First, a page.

At first I was annoyed that I had to get a new copy of Whitman’s poetry and prose, but it’s been kind of cool to read through the preface without having to see my old notes. I know it gets long-winded sometimes (“No one ever wished it longer,” as Dr. Johnson said of Paradise Lost), but some lines really jump out:

The Americans of all nations at any time upon the earth have probably the fullest poetical nature (5). [“The Americans of all nations”??? What gall!]

What is marvellous? what is unlikely? what is impossible or baseless or vague? after you have once just opened the space of a peachpit . . . (10).

The sea is not surer of the shore or the shore of the sea than [the poet] is of the fruition of his love and of all perfection and beauty (12).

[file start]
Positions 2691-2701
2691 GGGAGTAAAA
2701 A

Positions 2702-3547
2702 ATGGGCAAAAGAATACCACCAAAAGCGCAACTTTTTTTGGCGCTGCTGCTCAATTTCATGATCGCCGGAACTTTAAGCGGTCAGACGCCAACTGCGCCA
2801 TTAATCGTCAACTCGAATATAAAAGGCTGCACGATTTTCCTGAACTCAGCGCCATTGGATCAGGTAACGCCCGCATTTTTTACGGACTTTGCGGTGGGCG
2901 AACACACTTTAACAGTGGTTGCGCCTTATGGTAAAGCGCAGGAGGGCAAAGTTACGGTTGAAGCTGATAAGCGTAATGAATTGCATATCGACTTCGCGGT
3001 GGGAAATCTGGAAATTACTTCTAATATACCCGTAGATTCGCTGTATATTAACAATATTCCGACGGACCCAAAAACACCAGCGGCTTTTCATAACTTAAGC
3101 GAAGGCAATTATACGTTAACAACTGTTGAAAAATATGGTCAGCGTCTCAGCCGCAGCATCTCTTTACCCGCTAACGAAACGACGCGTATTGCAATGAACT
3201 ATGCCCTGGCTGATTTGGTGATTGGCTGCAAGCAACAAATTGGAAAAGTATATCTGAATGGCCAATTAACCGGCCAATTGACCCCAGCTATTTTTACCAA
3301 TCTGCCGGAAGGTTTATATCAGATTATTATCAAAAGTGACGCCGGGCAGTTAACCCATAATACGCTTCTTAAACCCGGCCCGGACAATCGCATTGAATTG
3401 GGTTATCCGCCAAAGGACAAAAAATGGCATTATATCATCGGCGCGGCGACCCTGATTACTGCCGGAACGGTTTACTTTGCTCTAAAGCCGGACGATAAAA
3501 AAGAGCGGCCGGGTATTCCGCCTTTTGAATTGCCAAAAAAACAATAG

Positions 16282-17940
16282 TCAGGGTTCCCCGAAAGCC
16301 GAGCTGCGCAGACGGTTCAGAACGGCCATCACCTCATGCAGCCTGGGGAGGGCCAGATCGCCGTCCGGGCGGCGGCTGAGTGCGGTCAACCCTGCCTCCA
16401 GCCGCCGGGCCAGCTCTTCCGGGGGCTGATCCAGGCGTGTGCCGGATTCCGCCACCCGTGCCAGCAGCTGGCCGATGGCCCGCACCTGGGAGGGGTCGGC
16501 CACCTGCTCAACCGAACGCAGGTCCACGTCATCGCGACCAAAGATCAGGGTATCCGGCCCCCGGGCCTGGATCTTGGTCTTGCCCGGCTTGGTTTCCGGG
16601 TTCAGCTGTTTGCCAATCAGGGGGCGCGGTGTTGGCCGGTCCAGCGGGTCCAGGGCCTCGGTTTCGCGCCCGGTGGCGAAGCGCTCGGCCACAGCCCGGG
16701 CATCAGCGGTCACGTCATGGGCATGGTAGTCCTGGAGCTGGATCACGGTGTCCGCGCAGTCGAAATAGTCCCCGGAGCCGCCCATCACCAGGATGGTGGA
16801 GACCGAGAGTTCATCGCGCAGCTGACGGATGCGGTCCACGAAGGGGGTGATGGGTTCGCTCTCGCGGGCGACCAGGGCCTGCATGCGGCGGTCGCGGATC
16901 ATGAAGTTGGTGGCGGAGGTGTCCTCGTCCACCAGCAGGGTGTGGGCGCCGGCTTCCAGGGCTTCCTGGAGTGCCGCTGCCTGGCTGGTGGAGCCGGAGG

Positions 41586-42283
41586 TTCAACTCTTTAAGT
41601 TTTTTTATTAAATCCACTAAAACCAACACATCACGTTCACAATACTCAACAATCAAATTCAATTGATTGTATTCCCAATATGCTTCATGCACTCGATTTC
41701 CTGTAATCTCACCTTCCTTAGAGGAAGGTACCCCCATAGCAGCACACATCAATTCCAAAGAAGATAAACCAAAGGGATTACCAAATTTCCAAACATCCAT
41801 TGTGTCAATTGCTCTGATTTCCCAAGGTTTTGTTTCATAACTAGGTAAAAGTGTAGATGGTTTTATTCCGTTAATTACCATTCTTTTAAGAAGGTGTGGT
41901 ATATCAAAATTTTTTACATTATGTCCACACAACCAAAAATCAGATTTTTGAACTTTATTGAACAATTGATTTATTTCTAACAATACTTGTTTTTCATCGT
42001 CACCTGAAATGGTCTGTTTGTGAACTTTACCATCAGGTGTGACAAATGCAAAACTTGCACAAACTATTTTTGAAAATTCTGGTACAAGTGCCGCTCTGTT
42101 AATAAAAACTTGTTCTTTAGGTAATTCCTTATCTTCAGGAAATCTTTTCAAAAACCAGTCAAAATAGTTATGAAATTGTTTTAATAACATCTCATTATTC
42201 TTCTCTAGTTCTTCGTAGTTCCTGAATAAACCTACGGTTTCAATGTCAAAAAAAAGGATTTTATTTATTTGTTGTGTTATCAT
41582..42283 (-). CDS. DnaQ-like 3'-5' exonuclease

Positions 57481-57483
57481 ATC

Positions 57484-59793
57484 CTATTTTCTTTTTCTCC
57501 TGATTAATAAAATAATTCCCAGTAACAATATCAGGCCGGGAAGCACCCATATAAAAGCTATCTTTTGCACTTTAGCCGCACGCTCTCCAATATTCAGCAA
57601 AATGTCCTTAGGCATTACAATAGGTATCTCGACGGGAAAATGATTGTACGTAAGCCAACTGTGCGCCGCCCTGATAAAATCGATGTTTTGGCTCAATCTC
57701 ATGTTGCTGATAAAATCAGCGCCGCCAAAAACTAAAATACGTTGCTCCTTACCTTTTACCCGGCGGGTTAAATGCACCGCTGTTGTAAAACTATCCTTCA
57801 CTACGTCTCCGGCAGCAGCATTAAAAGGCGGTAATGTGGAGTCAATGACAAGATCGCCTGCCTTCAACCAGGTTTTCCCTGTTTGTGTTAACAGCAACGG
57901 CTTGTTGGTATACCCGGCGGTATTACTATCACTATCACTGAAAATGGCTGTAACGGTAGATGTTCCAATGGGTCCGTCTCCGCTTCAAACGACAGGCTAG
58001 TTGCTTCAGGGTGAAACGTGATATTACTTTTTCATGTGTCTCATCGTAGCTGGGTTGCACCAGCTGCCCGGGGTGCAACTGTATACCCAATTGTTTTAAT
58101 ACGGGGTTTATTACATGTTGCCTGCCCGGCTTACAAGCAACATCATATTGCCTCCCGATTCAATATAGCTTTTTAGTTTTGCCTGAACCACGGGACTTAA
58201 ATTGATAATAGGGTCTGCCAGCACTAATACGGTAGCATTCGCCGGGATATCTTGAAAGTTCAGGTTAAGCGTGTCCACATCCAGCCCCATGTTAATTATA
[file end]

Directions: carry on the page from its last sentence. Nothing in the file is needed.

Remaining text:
The attitude of great poets is to cheer up slaves and horrify despots. The turn of their necks, the sound of their feet, the motions of their wrists, are full of hazard to the one and hope to the other (17).

As the attributes of the poets of the kosmos concentre in the real body and soul and in the pleasure of things they possess the superiority of genuineness over all fiction and romance (18). [Wait–did you just say “the pleasure of things”??? What’s THAT all about?]